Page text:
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Making ‘good faith’ effort to comply with OSHA may be enough


Making a “good faith” effort to comply with U.S. Occupational Safety and Health Administration's annual requirements may be enough since the agency announced Thursday night that it would temporarily relax enforcement of many regulatory obligations if compliance is not feasible during the pandemic.

The agency stated that it would provide area offices the discretion to assess an employer’s good-faith efforts to comply with standards that require annual or recurring audits, reviews, training or assessments, and take such efforts “into strong consideration” before issuing a citation during the current pandemic. The agency said employers may need to demonstrate that they explored all other options to comply with standards and considered the use of interim alternative protections to keep employees safe.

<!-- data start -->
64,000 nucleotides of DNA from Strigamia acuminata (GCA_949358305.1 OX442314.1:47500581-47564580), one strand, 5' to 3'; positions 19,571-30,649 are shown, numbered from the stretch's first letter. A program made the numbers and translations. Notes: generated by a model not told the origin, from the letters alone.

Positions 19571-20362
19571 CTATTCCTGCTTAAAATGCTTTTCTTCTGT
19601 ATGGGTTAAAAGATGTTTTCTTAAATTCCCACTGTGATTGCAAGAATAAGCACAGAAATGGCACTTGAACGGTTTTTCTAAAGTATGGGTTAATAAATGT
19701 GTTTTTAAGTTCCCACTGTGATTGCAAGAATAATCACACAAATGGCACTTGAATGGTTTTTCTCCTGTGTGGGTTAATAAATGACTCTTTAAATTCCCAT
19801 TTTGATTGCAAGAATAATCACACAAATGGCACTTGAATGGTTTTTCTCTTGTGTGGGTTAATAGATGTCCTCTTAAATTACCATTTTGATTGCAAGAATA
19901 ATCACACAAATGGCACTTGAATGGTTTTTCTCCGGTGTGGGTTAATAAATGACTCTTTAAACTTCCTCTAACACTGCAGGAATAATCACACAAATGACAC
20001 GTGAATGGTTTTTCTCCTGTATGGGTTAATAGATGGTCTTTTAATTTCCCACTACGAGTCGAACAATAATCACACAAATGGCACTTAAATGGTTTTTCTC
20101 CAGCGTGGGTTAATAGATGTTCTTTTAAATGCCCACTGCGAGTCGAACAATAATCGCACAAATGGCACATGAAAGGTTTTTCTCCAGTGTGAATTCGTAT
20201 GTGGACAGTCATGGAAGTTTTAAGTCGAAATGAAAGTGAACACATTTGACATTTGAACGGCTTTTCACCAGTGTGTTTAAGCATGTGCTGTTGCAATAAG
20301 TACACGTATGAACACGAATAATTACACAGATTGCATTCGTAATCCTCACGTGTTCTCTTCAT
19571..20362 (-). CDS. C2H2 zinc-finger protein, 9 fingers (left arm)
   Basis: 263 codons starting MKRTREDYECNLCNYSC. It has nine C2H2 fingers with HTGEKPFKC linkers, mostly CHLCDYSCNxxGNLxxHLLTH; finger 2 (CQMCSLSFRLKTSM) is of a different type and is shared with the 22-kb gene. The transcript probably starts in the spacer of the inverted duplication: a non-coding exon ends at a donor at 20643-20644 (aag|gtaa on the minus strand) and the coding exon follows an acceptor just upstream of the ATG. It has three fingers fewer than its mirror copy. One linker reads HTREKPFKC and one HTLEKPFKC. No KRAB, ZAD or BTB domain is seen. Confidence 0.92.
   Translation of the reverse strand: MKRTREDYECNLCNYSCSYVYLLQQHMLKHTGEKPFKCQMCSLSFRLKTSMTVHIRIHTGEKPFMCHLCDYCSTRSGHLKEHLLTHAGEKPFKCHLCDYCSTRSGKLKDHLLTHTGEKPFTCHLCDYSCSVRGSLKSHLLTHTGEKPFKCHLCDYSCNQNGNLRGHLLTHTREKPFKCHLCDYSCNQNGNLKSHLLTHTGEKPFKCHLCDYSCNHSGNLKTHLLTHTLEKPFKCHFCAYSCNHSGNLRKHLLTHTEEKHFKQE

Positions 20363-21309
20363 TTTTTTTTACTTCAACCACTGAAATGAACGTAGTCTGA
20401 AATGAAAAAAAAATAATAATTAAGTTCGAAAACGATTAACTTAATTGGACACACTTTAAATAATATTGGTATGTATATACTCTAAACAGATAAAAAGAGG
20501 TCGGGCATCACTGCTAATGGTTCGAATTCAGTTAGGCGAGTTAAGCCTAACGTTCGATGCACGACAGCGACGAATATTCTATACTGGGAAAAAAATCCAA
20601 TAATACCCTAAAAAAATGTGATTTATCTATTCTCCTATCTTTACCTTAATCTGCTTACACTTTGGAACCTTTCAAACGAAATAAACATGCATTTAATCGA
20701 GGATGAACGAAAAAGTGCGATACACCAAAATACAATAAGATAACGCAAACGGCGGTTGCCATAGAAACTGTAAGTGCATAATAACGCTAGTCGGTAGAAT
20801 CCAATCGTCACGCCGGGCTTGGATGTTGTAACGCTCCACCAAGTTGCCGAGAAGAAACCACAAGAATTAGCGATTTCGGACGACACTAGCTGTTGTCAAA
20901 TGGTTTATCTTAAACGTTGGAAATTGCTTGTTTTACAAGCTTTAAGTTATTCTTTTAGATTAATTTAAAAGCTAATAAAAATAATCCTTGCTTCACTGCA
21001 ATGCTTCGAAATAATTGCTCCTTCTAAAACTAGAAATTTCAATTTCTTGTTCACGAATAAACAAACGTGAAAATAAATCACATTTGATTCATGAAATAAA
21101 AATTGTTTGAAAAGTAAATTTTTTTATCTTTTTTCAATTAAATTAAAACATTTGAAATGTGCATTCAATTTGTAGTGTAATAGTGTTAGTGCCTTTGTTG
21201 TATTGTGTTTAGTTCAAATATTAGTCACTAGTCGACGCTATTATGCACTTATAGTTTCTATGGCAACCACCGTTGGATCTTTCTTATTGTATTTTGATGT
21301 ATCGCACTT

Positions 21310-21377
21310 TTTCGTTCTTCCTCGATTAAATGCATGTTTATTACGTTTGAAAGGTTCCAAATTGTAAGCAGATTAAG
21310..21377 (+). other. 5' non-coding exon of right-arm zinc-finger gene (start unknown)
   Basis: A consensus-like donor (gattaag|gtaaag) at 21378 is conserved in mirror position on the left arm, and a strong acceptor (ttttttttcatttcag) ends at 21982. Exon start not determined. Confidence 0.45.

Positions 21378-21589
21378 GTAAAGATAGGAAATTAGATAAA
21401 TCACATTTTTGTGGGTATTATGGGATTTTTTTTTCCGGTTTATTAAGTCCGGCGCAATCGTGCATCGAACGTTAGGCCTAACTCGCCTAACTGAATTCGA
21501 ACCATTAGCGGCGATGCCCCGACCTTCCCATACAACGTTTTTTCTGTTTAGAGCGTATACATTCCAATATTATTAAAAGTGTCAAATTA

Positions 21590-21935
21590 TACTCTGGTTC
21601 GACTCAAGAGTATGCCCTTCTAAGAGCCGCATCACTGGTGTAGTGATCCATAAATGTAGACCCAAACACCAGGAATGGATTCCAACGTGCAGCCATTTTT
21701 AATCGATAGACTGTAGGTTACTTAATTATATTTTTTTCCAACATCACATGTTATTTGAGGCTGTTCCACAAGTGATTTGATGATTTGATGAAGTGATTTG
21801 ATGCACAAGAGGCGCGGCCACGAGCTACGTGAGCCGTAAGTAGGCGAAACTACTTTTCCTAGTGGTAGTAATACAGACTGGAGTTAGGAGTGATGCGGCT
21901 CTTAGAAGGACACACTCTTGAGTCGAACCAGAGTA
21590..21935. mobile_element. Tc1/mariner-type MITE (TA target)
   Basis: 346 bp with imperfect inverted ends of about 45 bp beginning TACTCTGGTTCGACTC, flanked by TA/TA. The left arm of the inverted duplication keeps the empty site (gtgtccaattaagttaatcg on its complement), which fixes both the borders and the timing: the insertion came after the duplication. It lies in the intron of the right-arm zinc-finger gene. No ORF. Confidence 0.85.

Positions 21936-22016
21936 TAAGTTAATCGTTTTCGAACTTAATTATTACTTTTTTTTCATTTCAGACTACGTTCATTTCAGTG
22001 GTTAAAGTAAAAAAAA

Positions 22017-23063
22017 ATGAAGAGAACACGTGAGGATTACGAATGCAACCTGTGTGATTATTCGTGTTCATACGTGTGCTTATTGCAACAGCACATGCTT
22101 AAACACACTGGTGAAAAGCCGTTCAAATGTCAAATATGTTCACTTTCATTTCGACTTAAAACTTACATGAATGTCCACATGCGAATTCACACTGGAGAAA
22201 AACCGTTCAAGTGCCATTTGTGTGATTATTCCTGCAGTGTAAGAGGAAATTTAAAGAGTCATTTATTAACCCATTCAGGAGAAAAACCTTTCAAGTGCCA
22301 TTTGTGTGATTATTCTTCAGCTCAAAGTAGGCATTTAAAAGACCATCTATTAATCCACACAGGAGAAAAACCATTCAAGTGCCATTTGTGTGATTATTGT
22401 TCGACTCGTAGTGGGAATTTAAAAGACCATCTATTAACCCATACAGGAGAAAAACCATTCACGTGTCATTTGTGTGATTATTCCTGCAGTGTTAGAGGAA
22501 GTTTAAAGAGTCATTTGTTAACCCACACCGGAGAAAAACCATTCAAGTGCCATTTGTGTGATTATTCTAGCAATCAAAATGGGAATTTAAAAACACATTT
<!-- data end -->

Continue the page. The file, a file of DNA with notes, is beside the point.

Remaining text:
Examples of regulatory standards that may not be able to be met during the pandemic include annual audiograms, annual process safety management requirements, hazardous waste operations training, respirator fit testing and training, crane testing and operator certification and medical evaluations.

The guidance does state that employers who fail to demonstrate a good faith effort to comply with OSHA regulations may be assessed a citation under existing enforcement policies.

The memo went into effect immediately and will remain in effect until further notice, but is intended to be limited to the current pandemic crisis, the agency said.

More insurance and risk management news on the coronavirus crisis here.







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